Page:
- The code more closely matches what you are trying to do, instead of you telling the compiler how to do what you are trying to do.

    - While very difficult to prove (and even controversial to talk about sometimes :), I believe that LINQ results in shorter code.

    - You can take advantage of parallel processing more easily, although with Open XML (my main use of LINQ), I'm still I/O bound.

    - Debugging is significantly easier.  Pure functions (functions with no side-effects) are by definition easier to debug.  If you have a given set of arguments, the returned value will always be the same.

    - Maintenance is easier.  Again, with pure functions, most maintenance of the code will take place in a single function/method.  Very rarely will you have interdependencies between methods.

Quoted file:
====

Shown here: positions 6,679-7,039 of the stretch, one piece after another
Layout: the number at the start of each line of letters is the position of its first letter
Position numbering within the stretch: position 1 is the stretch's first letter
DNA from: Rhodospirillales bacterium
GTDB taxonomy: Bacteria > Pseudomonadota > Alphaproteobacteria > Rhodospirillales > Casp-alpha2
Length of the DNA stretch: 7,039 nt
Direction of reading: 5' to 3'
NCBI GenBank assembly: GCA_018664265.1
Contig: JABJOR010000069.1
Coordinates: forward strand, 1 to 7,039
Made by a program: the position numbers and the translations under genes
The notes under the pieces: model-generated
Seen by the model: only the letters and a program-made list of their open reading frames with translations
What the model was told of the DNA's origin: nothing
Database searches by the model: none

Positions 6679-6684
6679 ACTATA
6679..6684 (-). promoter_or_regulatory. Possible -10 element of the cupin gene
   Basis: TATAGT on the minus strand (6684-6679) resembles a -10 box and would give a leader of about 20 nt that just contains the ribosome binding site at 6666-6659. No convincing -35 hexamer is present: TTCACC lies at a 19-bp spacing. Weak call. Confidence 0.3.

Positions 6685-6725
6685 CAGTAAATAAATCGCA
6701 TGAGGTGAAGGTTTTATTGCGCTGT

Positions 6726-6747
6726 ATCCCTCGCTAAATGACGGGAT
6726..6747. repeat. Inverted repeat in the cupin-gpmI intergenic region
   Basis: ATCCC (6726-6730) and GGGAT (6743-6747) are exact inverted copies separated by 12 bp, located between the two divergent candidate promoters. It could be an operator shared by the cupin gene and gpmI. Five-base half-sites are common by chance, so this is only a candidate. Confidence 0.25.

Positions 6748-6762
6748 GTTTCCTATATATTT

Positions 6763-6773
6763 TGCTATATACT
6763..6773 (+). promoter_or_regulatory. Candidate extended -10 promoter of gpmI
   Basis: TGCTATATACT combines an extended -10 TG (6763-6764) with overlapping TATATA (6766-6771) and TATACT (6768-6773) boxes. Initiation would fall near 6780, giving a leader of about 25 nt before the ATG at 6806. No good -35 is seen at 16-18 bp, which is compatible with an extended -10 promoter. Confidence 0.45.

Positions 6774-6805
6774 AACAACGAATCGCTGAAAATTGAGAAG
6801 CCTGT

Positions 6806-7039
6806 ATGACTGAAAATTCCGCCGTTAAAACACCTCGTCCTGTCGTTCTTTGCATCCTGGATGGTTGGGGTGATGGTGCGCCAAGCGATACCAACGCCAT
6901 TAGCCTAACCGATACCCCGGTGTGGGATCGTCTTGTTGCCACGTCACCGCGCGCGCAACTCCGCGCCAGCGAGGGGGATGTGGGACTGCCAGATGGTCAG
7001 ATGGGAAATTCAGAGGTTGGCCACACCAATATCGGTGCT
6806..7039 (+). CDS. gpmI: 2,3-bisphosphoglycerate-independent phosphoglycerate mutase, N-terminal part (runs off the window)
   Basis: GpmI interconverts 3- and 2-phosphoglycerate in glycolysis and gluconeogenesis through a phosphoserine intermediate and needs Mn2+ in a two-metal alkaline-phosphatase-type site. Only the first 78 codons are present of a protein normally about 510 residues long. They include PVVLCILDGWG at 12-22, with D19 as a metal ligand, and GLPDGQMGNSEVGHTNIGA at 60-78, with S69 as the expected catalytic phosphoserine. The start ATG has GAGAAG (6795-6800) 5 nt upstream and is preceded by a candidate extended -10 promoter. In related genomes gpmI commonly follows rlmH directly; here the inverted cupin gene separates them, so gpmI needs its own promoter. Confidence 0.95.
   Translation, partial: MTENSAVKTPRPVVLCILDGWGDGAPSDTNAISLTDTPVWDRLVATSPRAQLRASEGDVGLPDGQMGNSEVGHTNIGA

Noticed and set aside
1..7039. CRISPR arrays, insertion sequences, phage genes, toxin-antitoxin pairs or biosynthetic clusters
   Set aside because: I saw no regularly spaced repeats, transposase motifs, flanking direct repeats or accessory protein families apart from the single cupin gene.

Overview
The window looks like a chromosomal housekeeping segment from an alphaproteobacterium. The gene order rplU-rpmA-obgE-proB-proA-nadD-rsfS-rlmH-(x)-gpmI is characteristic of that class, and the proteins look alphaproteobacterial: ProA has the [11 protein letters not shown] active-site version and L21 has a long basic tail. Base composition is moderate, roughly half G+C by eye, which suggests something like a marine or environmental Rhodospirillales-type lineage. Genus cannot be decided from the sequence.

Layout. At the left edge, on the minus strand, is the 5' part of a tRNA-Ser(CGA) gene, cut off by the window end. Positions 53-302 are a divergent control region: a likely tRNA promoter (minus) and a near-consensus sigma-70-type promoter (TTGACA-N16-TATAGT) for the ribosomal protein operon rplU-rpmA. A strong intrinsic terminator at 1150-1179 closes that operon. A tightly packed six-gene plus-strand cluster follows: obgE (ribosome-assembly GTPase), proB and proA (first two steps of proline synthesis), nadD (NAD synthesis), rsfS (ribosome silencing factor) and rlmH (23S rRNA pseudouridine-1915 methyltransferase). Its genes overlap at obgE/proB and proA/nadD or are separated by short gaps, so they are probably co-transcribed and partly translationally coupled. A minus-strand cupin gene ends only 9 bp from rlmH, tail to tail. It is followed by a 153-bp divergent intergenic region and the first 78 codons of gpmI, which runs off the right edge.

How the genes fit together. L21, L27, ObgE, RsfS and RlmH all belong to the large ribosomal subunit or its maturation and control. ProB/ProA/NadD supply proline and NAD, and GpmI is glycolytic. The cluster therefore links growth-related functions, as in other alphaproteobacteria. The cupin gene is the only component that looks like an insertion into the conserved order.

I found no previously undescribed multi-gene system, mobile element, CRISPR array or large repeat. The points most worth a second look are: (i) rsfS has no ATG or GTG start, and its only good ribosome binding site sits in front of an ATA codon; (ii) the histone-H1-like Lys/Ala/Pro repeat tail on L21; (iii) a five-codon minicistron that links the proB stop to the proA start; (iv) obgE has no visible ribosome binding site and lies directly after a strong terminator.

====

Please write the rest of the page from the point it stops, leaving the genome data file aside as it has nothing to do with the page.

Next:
In my opinion, what it boils down to is that with LINQ, you have to know more, but then you have to do less.

    The biggest detriment with LINQ is that it is harder to find developers to maintain.  And that is a big problem for some folks, who simply can't afford to have a code base that is difficult to maintain.

    Recently, I wrote a conversion of WordprocessingML to XHtml (

    I believe that it would have been very difficult for me to singlehandedly write the same code in a traditional manner, but because I was using LINQ to do the transforms, was able to develop it in spare time.  But of course, this judgement is purely subjective!  :)

    Please don't take this wrong - I am totally not interested in arguing about this.  I just think it is great to have this conversation.  I think that time will tell whether we will see a transition to LINQ-like approaches, or whether we will continue to write more traditional OOP code.  In 10 years, will we look back, and see this simply as a temporary trend, or as a sea-change?